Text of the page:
Dun… Dun… Dun…. (probably) the most dreaded moment of your high school career has arrived… Standardized testing. AH! Your teachers, parents and friends have been talking about it for years and it’s probably stressing you out. Unfortunately, there is no study guide that will help you get a perfect score and there is no secret formula to absolutely blowing the test out of the water. BUT there are a few things you CAN do to score higher on standardized testing.

Here is one secret that more people should know: The SATs and ACTs are becoming increasingly irrelevant to many college admissions processes. Yes, I said it: irrelevant. Many schools are now test optional, meaning that you do not have submit your tests scores. Even schools that do require an SAT or ACT score are recognizing that standardized test scores provide a less prominent role in admissions decisions than in pervious decades. So, deep breath fellow scholars, standardized testing is not a matter of life and death. However, for those applying to schools that take into account testing scores, here is some advice that can help you battle through this stressful process with grace:

1. Pick the test that caters to your skills

The SAT and the ACT are very different. Some students excel on the SAT but not so much on the ACT and vise versa. Take a practice test of each and analyze which test format better fits your learning style.

2. Take practice tests

This is not like your average midterm exam. You cannot simply review and memorize the material taught in the last few sections of the textbook. Instead, it will be helpful to become familiar with the test format. The time constraints for each section and the question carefully worded to require critical thinking, are pretty unique to standardized testing. Knowing what to expect is half the battle.

3. If possible, use test prep services

Educational centers like Princeton Review and Kaplan offer courses to help prepare students for the SATs or ACTs. These classes can review material that commonly appears on these tests. They also provide strategies on how to deduce the correct answer. If this option is financially viable, I highly suggest taking advantage of it. If not, don’t fret. There are books that you can rent or buy that cover the same material as these courses. There are online resources available, as well! See what services your school offers to help students prepare for these tests. Sometimes, they incorporate practice tests and tips into curriculum or host test review sessions after school hours.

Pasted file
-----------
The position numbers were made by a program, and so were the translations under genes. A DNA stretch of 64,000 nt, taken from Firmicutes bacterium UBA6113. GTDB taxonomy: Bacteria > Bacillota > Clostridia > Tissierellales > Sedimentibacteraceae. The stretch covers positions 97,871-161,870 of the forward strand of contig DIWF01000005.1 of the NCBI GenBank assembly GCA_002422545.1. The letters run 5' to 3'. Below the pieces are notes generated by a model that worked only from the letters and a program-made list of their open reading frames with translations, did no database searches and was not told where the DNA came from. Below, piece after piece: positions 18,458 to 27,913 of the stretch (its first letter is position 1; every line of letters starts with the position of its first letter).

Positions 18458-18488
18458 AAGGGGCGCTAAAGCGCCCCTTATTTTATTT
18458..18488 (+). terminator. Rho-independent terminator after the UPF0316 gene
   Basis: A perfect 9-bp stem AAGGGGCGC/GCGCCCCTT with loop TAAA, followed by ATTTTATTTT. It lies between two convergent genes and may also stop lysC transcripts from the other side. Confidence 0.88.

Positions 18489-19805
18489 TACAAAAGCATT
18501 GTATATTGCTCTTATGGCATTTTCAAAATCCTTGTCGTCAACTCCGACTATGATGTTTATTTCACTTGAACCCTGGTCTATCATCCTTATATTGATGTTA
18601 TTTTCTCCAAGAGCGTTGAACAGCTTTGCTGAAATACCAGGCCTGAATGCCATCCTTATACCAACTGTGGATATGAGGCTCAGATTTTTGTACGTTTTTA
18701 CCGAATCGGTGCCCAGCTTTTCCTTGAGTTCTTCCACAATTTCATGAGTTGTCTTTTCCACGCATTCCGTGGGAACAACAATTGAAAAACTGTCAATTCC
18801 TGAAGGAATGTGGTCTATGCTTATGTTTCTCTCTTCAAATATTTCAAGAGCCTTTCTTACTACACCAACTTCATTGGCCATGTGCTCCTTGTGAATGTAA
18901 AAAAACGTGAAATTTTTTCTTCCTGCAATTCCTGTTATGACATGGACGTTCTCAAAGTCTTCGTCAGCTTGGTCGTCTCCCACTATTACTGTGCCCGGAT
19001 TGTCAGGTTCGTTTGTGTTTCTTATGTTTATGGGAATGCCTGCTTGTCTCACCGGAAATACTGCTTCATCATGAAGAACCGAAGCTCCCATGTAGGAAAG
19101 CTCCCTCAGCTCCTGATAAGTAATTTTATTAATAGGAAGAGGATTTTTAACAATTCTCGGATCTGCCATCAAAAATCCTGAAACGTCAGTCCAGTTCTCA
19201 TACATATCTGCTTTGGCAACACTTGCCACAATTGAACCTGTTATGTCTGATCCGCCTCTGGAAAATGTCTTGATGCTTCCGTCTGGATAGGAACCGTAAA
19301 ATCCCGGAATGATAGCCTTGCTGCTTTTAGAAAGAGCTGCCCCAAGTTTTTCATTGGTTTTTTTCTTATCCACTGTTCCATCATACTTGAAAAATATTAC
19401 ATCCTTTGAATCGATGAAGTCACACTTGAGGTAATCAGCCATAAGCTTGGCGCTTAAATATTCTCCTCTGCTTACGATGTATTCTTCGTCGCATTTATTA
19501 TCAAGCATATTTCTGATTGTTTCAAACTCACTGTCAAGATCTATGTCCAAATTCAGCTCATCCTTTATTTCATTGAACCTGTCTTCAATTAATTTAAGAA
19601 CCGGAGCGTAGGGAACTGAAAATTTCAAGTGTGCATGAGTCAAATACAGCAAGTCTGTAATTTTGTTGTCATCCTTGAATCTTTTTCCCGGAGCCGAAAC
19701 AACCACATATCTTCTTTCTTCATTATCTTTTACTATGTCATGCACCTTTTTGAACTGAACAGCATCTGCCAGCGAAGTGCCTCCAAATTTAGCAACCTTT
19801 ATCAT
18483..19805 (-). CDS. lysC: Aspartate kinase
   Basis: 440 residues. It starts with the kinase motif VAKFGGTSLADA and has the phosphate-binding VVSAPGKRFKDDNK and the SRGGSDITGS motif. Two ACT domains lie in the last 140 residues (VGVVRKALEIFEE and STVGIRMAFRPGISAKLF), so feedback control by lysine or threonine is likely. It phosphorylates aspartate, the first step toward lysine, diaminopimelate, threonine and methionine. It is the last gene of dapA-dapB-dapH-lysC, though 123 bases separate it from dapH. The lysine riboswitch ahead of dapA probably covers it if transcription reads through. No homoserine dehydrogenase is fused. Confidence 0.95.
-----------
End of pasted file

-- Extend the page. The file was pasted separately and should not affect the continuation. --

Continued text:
4. Take care of yourself

At the end of the day, you can spend endless hours preparing for these tests, but it means nothing if you are not well rested. Getting enough sleep and eating a good meal before the exam is key to full brainpower and your ability to focus. Also, remember that it is not the end of the world. If you feel too stressed, you may sabotage your own ability to succeed. As always, remind yourself that this test score does not define you.

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By: Kiersten McDonald

Winter is here and the slump is real. Research shows that winter months can take a massive toll on our moods. The start of college can be a daunting, life-altering adjustment that leaves freshmen vulnerable to a winter crash. Here are seven tips and tricks on how to combat those dreadful winter blues:

  1. Exercise

Exercise is a sure-fire way to boost your mood. Sometimes it’s hard to keep up with an exercise routine when you’re in school juggling the demands of academic work, extra-curricular activities and a job all at once. You should “pencil in” particular times during the week for exercise. Making it a part of your schedule helps you remember the importance to stick to your health commitment. Health is extremely important and should not fall through the cracks because of other responsibilities. Something as simple as walking to your class on the other side of campus, instead of taking the shuttle bus, can brighten your day.

  1. Go Outside (even when it’s cold!)

One of the major contributors to winter blues is lack of sunlight. You can combat the depressive effects of winter by going outside, despite the chilly temps. The benefits of an outdoor walk or run are endless and outweigh the drawback of having to bundle up. The sun does some pretty amazing things for our body like helping the production of serotonin. Serotonin is a hormone that boosts mood and energy levels. The more sun exposure we have, the more our bodies produce serotonin. When serotonin levels in our body are high, we are happier. Vigorous exercise also releases endorphins, which create a sense of euphoria. These feel-good neurotransmitters can create what’s called a “runner’s high.” Regular exercise promotes health, increases confidence and boosts your overall mood. This mini biology recap lesson screams that our poor winter souls need sun and exercise – STAT.

  1. Be Social